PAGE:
Shanghai La Chapelle stitches together IPO

One of China's largest mass-market brands fails to achieve the same level of mass-market appeal for its IPO.

Chinese mass-market apparel designer and manufacturer, Shanghai La Chapelle Fashion, has raised HK$1.69 billion ($219 million) after pricing its Hong Kong initial public offering at the bottom of its indicative range on Tuesday. 

The deal comprised 121.579 million primary shares at HK$13.98 per share, with an additional 17.62 million shares, or 14.5% of the greenshoe also allocated. CICC is global co-ordinator, with CLSA as joint bookrunner.

Despite having a strong growth story, the deal struggled against the backdrop of difficult market conditions in Hong Kong, with the Hang Seng Index down every day bar three over the past three weeks. As a result, the retail order book closed undersubscribed and was allocated 9.5% of the deal.

The remainder of the deal was taken up by two cornerstone investors and a large number of high net worth accounts and corporates. There were over 100 accounts in the book as per Hong Kong regulations, but very little institutional participation.

The two cornerstones comprise Chow Tai Fook and Senda International. Together, they took $50 million of the deal and are subject to a six-month lock-up.

Trading will begin on October 9.

Pricing benchmarks

A second factor influencing demand was the deal's valuation and a lack of much water between syndicate fair value forecasts and the actual price range. On a 2014 basis, the deal was marketed at about 9.5 times to 12.5 times earnings compared to fair value estimates of 10 to 14 times.

On a 2015 basis, it has been priced at about 8.2 times. This puts the company at a steep discount to global comps active in China as well as local comps.

Spain's Inditex and Japan's Fast Retailing (Uniqlo) are both trading in the high double digits. The former is currently valued at 26.6 times 2015 earnings and is down roughly 17% so far this year.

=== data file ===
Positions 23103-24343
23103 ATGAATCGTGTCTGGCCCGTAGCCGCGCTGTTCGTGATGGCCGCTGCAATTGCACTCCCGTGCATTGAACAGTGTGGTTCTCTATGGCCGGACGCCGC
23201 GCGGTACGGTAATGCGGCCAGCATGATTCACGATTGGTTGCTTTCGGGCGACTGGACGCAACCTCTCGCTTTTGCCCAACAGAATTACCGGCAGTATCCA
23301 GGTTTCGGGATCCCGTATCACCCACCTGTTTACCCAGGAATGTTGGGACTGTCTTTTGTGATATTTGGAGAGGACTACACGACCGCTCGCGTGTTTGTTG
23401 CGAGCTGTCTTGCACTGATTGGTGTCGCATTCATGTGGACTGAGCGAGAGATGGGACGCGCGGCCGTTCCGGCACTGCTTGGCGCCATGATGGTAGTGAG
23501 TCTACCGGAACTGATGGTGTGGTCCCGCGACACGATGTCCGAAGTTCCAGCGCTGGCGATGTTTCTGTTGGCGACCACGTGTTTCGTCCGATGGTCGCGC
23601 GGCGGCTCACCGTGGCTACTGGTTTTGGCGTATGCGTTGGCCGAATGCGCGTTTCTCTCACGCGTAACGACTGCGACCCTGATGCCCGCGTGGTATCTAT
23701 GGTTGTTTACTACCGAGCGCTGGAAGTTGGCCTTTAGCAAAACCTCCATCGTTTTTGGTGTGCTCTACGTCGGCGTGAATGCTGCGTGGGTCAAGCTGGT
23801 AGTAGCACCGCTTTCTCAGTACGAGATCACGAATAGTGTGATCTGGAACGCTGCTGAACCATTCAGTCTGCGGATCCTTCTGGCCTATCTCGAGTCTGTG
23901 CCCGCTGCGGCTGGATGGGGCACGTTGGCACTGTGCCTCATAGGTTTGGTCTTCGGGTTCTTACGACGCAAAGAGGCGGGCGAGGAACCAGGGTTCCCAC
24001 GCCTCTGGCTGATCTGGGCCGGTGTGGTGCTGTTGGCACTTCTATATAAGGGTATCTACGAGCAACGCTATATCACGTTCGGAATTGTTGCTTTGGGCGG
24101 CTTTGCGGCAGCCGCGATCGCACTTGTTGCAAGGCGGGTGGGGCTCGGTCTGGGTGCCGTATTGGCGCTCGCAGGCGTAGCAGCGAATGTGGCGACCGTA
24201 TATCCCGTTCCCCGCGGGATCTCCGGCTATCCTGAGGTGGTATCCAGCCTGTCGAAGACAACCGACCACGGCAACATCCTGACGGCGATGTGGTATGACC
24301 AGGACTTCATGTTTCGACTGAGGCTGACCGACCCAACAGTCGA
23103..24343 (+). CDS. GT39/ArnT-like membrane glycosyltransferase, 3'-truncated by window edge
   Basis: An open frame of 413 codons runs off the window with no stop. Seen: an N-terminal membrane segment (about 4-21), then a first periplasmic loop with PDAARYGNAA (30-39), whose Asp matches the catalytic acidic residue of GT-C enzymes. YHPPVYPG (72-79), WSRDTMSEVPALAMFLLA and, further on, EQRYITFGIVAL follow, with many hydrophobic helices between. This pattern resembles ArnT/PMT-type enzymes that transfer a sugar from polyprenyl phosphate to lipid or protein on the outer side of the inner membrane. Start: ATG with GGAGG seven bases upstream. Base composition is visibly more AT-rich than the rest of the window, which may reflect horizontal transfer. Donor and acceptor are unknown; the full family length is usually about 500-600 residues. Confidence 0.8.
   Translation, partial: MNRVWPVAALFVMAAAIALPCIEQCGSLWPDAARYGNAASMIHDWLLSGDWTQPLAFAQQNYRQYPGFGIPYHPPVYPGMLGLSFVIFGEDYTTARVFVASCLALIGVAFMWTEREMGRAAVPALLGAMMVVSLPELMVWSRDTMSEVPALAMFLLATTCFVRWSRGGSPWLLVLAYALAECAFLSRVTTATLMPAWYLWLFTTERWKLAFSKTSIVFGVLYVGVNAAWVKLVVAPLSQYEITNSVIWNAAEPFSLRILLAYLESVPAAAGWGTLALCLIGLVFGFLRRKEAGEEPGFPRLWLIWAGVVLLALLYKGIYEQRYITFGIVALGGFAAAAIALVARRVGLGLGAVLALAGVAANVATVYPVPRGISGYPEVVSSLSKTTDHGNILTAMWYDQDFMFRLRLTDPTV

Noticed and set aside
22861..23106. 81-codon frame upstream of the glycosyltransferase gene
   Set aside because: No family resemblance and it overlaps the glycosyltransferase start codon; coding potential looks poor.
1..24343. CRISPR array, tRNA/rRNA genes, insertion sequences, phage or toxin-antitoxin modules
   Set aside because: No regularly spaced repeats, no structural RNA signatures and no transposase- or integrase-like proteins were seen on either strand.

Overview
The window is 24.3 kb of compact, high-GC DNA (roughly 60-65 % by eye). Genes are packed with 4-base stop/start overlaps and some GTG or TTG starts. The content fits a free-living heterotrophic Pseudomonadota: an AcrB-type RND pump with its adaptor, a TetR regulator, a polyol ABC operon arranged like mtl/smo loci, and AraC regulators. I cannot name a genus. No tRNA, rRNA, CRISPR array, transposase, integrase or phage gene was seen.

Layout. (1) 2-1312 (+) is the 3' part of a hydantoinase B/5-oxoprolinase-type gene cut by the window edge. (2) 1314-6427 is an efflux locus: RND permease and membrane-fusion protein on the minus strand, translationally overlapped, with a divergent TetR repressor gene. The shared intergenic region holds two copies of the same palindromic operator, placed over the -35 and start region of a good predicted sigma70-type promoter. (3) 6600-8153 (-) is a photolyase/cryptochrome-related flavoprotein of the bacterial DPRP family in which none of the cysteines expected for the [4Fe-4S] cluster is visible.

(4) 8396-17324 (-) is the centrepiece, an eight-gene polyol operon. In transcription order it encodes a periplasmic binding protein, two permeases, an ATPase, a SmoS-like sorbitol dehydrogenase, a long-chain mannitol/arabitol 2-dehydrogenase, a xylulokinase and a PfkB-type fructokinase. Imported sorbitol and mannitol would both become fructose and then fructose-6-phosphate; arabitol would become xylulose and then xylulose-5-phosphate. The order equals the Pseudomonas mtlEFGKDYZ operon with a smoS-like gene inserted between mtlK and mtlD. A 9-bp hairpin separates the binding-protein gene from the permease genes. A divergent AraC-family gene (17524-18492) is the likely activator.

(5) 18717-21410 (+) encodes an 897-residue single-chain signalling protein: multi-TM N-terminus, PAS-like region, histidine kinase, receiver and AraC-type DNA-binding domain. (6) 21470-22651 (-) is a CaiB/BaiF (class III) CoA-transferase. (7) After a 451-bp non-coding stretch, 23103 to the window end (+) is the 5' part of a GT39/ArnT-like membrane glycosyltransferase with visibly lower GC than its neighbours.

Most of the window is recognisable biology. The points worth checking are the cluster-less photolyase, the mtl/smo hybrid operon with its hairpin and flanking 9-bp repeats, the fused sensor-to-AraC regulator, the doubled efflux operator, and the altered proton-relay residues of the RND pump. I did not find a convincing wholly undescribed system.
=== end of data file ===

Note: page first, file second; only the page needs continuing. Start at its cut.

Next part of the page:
Fast Retailing, which is also listed in Hong Kong is currently valued at 39.7 times 2015 earnings and has been fairly range-bound since June.

There are no direct Chinese comparables, although shoe manufacturer and retailer Daphne International and casualwear manufacturer Shenzhou International are good proxies. The former is currently trading at 13.5 times 2015 earnings and has been on a rising trend since late June.

Shenzhou International is also trading in the mid-teens at 13.3 times 2015 earnings and has been on an uptrend since the beginning of August. 

Pre-IPO investors

Existing pre-IPO investors Goldman Sachs and Legend Capital did not sell down through the IPO, a potentially strong indicator of their belief in the company's continued earnings momentum. 

Goldman paid Rmb300 million ($48.78 million) for a 5% stake in 2010. Legend Capital, a second subsidiary of Lenovo's parent Legend Holdings, held 23.75% pre-IPO.

Both bought into the company just as it was on the cusp of extremely strong growth. This has propelled it up the charts of China's largest mass-market retailers over the past three years, leapfrogging local rivals.